Atomistic tuning of electronic structure in 2-D nanomaterials: Insights from x-ray spectroscopy and DFT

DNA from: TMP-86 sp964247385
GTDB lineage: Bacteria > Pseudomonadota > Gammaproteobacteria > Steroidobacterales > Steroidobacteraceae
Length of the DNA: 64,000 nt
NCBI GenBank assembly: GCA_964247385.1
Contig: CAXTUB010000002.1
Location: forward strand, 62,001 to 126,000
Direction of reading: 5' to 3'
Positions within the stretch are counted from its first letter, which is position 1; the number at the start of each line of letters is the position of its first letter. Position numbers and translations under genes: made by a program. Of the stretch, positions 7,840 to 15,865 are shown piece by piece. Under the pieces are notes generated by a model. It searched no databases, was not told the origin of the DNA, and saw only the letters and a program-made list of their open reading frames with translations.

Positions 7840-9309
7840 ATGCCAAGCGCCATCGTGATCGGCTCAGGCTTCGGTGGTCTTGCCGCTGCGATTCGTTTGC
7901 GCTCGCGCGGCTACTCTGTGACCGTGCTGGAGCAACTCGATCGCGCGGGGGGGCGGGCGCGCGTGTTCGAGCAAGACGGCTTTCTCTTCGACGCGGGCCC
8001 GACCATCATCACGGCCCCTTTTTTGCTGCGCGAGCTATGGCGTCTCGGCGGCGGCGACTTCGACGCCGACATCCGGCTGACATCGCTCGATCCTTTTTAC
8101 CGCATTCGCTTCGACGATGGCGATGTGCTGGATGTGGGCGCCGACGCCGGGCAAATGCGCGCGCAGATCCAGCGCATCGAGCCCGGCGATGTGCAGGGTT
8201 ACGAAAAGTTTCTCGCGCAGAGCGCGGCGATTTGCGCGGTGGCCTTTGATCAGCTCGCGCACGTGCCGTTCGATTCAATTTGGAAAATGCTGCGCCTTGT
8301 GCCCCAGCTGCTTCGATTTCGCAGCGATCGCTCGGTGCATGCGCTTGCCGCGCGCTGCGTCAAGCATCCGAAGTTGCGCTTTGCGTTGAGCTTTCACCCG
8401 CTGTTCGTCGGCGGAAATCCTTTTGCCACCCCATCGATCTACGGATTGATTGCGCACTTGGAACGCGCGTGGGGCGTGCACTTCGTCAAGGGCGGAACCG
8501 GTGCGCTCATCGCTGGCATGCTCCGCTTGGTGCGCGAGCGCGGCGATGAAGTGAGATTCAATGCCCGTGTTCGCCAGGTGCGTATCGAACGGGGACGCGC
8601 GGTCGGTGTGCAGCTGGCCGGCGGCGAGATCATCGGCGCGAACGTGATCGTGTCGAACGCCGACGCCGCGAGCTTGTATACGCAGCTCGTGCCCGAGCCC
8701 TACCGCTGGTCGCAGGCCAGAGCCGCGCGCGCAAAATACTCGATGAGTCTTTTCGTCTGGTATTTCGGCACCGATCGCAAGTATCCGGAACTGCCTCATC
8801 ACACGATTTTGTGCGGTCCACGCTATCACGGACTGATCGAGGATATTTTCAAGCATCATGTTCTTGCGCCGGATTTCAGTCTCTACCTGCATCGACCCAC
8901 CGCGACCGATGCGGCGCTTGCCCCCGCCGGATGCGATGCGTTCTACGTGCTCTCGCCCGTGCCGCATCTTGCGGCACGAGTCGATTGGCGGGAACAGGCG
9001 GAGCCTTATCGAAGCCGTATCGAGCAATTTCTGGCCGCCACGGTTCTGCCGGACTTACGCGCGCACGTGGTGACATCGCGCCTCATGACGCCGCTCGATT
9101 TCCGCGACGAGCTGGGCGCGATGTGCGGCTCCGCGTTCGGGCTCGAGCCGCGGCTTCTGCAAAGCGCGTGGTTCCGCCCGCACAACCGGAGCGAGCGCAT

Graphene and transition metal dichalcogenides (TMDs) are 2D van der Waals (vdW) materials that have recently emerged with the potential to displace conventional silicon technology for electronic and opto-electronic applications. The unique mechanical, electronic and optoelectronic properties of 2D materials differ greatly from their bulk counterparts and have shown promise for a wide range of device applications, including flexible, mechanically strong electronics such as transistors, memories, logic circuits, light-emitters and photodetectors, as well as potential applications in photovoltaics, and photocatalysts for the production of hydrogen as a clean energy carrier. The fabrication of layered 2D heterostructures also opens up the potential for new science and applications based on the interactions taking place at the interface.  While 2D nanomaterials offer exciting building blocks for devices with a wide range of applications, much remains to be understood about the local chemical and electronic properties when taken to the monolayer limit, and how these properties may be tuned by chemical and contact  doping. Here, a complementary suite of x-ray spectroscopy techniques supported by density functional theory, are used to correlate atomistic details of local bond environment with electronic properties and work function in 2-D nanomaterials. This exploration includes pristine and chemically doped 2D materials in the monolayer limit as well as in 2D heterostructures with an eye on next generation electronic devices with higher performance and lower energy consumption.